Each room at Blue Haven is a condominium with a spacious bedroom and separate living and dining areas, walk in-closets, huge bathrooms, a sleek kitchen equipped with contemporary dinnerware and a private balcony with breakfast tables and lounge chairs. Guests don't need to leave the resort, as it's well-equipped with necessary facilities, including an infinity pool, swim-up bar, spa, gym, marina, dive shop, Wi-Fi, business center, grocery store, coffee shop and restaurants. There are also beach volleyball courts, bocce ball, a horseshoe's court and open-air movies. Beat the crowds and enjoy a relaxing massage, facial or body treatment side-by-side with that someone special at the hotel's Elevate Spa.
Make some time to visit Big Blue Unlimited, a water sporting facilities located at the property that offers stand up paddle boarding, kayaking, kiteboarding, snorkeling, diving, private boat charters, biking and cultural eco-tours across the islands. Also, Caribbean Cruisin offers day trips to other islands, North and South Caicos ferries, fishing charters and Jet Skis right off the hotel's lagoon.
Breakfast is served at the MARKET, a casual self-serve restaurant where you can get fresh smoothies, cappuccinos, pastries and breakfast plates. A quick lunch of salads and sandwiches can be enjoyed sitting by the marina on a beautiful sunny afternoon or boxed to-go if you are venturing out for some water activities. In the evening, locals and guests flock to Salt Bar and Grill for drinks and snacks or to Fire and Ice, a casual-yet-sophisticated restaurant which is already becoming the talk of the town.
Want to know where to find the best corn chowder, conch fritters, chopped lobster, Thursday fish fry or rum cake? A good way to explore the culinary background of Turks and Caicos is with a Taste of TCI Food Tour. The tour is more like a progressive meal with TCI native Mrs. Sheniqua, who has a wealth of knowledge when it comes to the local cuisine, chefs and restaurants. She handpicks her favorite dishes and takes you on a half-day culinary journey around the island, showing you popular restaurants, festival sites and farmers' markets.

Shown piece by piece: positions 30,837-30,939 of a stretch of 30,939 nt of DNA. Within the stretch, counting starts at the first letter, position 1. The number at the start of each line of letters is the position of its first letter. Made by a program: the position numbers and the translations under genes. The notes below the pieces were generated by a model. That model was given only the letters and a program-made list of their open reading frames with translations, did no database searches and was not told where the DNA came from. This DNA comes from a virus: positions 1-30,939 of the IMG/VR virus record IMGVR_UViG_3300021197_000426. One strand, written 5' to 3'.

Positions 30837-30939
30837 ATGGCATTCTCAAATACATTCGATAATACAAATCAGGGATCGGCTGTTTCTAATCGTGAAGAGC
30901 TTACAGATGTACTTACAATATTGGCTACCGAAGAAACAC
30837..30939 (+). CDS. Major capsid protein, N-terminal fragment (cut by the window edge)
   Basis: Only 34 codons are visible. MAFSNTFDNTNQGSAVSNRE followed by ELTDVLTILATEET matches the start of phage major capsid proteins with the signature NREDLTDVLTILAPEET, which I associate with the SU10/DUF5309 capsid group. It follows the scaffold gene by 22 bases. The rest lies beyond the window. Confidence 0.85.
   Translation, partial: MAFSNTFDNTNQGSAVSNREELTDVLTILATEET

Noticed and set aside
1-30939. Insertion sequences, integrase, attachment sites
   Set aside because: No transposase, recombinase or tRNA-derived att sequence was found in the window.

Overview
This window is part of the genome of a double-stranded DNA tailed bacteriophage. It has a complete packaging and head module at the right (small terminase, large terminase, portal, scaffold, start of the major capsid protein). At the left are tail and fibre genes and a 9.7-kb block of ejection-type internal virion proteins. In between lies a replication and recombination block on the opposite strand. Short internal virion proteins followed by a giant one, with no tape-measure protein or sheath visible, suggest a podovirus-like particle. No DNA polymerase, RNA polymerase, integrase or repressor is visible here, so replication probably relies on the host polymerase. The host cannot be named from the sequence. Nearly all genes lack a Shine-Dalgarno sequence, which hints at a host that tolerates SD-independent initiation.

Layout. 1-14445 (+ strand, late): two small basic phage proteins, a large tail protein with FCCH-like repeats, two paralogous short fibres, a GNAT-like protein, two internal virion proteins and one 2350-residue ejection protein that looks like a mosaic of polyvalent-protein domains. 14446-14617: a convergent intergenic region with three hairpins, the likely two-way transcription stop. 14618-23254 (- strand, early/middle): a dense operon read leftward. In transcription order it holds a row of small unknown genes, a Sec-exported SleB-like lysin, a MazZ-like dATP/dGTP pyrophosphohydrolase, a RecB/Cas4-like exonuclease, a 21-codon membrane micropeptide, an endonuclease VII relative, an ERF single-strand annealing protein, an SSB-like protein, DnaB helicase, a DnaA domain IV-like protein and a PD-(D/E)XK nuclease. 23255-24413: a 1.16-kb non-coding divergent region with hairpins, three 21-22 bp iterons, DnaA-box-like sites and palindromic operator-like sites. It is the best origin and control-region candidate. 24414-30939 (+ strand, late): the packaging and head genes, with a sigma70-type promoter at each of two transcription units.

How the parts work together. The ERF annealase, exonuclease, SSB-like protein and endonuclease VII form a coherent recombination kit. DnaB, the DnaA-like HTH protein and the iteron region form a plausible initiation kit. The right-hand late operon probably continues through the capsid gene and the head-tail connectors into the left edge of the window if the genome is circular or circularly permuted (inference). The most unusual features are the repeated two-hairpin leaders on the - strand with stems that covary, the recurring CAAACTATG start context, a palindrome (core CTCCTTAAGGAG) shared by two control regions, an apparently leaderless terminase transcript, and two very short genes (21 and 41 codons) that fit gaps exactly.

Other options to eat on the island are locally-owned restaurants that serve Caribbean and international flavors using local ingredients as much as they can. There are no fast food or franchise restaurants on the entire island. De Conch Shack, mentioned in "1,000 Places to See Before You Die" by Patricia Schultz, is an open-air casual restaurant with an exhaustive rum selection and harvested-to-order conchs. One of the best meals you will find on the island is at Coco Bistro, one of the oldest restaurants on the island to blend the flavors of the Caribbean with the world. Dine al fresco among the luscious tropical gardens, savoring delicate flavors of whole spiny lobsters with drawn butter and tuna tataki on crispy wantons.
TCI is one of those places that has managed to preserve its natural and cultural wealth. Along with ongoing food and music festivals hosted throughout the year, there is a strong attitude towards protecting the mangroves, corals and beaches. Be prepared to party in paradise along with a diverse crowd, including people from Britain, Canada, America, France, the Bahamas, Hispaniola and virtually everywhere else in the world that now call TCI home.
~ Words and photography by Sucheta Rawal. To read more about her travels to Turks and Caicos, as well as 50+ countries, visit her blog, Go Eat Give.